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Potential of Heated Controlled Atmosphere Postharvest Treatments for the Control of Thaumatotibia Leucotreta (Lepidoptera: Tortricidae)

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Controlled atmosphere/temperature treatment system (CATTS) is an environmentally friendly postharvest mitigation treatment that uses high temperature forced-air combined with a low oxygen and high carbon dioxide atmosphere to control quarantine pests. The development of CATTS treatments is expensive and time-consuming. For a more rapid assessment of different species and life stages' tolerances to heated controlled atmospheres, the controlled atmosphere water bath (CAWB) system can be used to help advance the development of CATTS treatments for pests. The CAWB system was used to test the response of eggs and larval stages of Thaumatotibia leucotreta (Meyrick) (Lepidoptera: Tortricidae). Eggs and larvae at different developmental stages were treated under regular air and a modified controlled atmosphere of 1% O2 and 15% CO2, at two ramping heat rates: 12 and 24°C/h. Typically the faster heat rate and modified atmosphere reduced treatment times required to control the different life stages. T. leucotreta larvae were more tolerant of the treatments than eggs. The most tolerant life stage was the fourth instar. Effective treatments against the most tolerant life stage determined by the CAWB system can now be used to develop CATTS technology against T. leucotreta. Further research will focus on developing CATTS treatments using infested fruit to determine effective treatments that maintain fruit quality.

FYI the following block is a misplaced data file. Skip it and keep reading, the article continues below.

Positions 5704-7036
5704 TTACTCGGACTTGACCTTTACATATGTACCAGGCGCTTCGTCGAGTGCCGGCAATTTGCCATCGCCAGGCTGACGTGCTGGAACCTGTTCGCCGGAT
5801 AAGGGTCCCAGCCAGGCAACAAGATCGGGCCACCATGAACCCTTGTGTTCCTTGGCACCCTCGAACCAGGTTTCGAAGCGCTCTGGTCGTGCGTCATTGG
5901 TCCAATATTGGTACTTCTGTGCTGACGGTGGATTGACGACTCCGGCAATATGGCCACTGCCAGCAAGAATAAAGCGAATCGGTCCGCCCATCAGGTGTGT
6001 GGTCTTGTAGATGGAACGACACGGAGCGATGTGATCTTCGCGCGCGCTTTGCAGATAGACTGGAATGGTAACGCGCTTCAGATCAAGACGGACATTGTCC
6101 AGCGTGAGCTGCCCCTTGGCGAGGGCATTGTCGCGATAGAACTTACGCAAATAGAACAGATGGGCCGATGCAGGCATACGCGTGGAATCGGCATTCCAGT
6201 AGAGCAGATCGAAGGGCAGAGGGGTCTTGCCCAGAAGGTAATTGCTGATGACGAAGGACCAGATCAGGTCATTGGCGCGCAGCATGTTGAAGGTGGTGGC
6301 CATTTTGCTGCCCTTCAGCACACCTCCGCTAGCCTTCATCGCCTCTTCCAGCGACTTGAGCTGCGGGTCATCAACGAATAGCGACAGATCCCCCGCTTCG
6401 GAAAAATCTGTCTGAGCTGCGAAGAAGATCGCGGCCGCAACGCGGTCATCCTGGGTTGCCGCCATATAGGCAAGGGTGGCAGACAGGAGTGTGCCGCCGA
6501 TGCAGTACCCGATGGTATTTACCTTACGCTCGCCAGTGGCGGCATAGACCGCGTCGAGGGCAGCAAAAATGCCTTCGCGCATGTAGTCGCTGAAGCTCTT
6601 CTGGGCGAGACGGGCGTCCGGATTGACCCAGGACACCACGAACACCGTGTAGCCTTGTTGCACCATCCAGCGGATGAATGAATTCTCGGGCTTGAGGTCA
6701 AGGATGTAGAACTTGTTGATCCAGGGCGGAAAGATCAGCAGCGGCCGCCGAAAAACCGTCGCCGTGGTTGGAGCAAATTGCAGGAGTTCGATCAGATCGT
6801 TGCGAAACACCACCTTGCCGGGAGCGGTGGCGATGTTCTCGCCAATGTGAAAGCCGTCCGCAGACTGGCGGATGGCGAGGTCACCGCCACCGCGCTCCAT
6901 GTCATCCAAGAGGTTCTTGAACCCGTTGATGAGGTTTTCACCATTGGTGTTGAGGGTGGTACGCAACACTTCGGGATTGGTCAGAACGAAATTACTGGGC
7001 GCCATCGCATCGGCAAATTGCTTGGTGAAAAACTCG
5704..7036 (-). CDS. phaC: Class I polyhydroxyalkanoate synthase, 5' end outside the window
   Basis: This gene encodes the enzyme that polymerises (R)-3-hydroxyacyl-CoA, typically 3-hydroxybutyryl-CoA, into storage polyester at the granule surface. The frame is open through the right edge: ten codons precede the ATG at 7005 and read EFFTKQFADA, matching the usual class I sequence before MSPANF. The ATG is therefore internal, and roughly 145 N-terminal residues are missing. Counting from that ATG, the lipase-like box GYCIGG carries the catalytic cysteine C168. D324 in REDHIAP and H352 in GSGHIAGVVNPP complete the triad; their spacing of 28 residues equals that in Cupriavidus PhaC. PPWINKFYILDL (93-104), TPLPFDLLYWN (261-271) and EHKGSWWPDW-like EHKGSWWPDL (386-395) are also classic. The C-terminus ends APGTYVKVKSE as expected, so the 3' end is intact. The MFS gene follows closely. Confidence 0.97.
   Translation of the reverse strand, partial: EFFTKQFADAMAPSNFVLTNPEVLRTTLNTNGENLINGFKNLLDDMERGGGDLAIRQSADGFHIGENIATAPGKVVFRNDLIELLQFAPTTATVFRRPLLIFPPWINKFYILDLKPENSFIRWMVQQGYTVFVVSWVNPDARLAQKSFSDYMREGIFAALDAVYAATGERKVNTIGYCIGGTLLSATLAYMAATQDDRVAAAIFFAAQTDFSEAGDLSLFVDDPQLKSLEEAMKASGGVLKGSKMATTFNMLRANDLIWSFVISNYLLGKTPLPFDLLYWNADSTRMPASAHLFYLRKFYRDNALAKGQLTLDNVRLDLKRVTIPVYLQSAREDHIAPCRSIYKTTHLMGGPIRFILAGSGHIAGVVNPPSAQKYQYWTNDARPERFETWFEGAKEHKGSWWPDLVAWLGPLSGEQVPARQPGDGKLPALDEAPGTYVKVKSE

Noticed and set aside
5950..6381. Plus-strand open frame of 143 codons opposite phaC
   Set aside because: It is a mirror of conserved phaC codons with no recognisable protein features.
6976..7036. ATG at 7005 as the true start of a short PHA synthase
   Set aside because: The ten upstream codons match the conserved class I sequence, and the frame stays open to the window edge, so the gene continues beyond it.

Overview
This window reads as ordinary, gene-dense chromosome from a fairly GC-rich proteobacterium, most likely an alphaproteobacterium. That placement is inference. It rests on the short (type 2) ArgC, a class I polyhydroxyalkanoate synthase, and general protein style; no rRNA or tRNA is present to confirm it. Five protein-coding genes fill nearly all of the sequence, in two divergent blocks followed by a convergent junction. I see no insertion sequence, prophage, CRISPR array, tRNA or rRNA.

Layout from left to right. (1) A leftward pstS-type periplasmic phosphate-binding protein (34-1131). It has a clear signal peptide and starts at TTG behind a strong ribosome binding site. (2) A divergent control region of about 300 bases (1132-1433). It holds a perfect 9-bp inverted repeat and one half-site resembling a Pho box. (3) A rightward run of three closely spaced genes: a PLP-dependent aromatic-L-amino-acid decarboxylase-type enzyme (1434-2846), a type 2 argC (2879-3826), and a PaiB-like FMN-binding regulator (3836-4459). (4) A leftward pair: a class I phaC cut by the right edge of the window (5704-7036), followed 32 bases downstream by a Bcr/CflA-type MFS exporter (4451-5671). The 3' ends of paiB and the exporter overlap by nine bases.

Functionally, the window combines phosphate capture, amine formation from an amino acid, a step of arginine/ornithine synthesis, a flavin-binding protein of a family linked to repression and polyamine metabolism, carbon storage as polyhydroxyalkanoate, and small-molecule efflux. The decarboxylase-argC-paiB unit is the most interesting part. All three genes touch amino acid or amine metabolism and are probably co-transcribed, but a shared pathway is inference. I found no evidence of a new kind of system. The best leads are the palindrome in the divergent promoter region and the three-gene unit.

Johnson, S.A. , Neven, L.G.
Cryptophlebia leucotreta , insect pests , storage pests , controlled atmosphere storage , heat treatment , insect control , postharvest treatment , oxygen , carbon dioxide , developmental stages , laboratory techniques , research and development , ova , larvae , hot water treatment , instars
p. 265-271.
Includes references
Journal of economic entomology 2010 Apr., v. 103, no. 2
Journal Articles, USDA Authors, Peer-Reviewed
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